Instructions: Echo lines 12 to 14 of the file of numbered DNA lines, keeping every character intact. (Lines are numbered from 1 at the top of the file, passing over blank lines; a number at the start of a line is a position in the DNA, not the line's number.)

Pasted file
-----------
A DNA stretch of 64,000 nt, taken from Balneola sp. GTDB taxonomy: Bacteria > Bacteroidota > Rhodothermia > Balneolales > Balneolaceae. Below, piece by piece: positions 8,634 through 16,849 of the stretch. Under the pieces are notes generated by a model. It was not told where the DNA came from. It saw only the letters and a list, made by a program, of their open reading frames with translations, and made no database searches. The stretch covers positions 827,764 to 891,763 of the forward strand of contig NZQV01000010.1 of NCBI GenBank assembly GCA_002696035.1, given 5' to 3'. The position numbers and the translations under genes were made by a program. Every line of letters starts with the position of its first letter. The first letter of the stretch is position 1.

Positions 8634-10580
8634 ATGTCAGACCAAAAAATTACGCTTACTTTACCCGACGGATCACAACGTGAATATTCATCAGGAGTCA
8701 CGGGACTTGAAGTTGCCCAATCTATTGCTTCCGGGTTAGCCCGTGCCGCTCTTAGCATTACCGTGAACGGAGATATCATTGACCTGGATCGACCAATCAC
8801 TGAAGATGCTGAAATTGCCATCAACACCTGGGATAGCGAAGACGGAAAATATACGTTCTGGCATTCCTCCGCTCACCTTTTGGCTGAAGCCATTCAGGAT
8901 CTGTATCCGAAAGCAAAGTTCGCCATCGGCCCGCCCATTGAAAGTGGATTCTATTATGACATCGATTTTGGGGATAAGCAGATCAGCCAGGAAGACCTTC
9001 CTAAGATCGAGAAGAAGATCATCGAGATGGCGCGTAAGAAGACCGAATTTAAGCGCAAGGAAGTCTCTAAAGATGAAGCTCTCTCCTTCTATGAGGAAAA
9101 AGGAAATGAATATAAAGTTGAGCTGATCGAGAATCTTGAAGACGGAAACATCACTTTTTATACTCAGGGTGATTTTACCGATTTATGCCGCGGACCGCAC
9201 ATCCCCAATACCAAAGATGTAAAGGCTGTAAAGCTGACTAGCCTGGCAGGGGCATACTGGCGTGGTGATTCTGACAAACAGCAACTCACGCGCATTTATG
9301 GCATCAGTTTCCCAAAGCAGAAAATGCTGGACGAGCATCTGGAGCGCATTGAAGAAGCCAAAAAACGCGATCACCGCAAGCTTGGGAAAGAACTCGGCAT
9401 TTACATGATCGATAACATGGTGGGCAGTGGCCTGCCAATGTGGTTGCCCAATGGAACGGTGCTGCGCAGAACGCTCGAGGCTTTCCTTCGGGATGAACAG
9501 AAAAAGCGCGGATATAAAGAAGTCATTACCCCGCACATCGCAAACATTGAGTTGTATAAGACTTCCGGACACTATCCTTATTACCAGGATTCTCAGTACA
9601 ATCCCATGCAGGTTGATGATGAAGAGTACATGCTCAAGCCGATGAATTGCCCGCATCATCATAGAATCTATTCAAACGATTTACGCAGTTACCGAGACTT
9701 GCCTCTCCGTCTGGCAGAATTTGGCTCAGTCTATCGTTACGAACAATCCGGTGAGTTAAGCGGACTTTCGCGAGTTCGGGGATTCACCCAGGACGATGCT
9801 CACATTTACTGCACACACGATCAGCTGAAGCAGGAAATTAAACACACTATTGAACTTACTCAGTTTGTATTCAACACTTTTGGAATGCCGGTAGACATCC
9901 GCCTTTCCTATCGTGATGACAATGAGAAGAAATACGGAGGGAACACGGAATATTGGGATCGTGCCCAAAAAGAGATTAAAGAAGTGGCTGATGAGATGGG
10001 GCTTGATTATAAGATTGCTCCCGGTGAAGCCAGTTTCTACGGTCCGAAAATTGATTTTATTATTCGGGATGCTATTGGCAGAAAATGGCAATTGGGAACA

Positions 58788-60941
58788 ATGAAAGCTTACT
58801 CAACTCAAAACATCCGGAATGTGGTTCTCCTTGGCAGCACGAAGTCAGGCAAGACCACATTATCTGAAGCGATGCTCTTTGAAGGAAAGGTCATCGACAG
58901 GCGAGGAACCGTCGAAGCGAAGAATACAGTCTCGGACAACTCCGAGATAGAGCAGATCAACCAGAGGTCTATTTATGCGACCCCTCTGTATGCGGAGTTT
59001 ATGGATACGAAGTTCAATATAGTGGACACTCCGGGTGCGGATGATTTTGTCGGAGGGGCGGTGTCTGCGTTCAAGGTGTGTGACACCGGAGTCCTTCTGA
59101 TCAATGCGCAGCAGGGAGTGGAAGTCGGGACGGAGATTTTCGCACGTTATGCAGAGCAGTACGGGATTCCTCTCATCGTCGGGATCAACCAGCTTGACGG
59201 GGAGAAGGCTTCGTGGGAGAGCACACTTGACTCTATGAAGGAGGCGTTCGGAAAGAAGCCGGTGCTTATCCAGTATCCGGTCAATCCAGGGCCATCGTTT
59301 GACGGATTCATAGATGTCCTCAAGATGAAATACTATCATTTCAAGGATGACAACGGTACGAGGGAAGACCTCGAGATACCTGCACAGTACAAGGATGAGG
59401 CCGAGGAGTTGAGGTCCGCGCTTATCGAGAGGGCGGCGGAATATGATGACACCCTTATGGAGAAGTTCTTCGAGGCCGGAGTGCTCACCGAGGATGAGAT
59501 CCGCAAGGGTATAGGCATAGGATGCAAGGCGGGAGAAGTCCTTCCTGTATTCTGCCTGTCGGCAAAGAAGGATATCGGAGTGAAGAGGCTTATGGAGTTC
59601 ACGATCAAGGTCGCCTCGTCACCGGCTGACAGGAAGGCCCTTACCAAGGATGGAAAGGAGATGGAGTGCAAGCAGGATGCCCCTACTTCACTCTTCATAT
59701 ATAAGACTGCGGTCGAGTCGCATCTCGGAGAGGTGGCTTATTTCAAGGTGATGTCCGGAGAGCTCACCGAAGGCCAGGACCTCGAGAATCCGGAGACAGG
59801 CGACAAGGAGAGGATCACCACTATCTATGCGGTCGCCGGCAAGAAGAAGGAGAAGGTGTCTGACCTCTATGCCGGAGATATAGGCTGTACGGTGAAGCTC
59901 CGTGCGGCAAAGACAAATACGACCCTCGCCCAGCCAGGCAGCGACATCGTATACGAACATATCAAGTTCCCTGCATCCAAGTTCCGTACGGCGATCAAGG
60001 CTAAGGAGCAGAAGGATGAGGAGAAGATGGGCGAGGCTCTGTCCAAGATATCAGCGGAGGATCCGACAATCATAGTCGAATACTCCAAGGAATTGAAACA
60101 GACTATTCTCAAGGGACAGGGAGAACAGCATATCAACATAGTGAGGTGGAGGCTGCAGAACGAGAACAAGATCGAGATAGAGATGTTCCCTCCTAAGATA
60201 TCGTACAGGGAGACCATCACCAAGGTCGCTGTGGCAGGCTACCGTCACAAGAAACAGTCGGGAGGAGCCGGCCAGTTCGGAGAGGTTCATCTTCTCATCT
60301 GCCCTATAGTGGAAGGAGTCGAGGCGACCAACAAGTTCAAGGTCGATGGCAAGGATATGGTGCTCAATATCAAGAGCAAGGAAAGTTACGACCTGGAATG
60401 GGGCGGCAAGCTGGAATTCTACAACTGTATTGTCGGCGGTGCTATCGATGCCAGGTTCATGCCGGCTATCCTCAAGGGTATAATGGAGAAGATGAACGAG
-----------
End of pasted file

9501 AAAAAGCGCGGATATAAAGAAGTCATTACCCCGCACATCGCAAACATTGAGTTGTATAAGACTTCCGGACACTATCCTTATTACCAGGATTCTCAGTACA
9601 ATCCCATGCAGGTTGATGATGAAGAGTACATGCTCAAGCCGATGAATTGCCCGCATCATCATAGAATCTATTCAAACGATTTACGCAGTTACCGAGACTT
9701 GCCTCTCCGTCTGGCAGAATTTGGCTCAGTCTATCGTTACGAACAATCCGGTGAGTTAAGCGGACTTTCGCGAGTTCGGGGATTCACCCAGGACGATGCT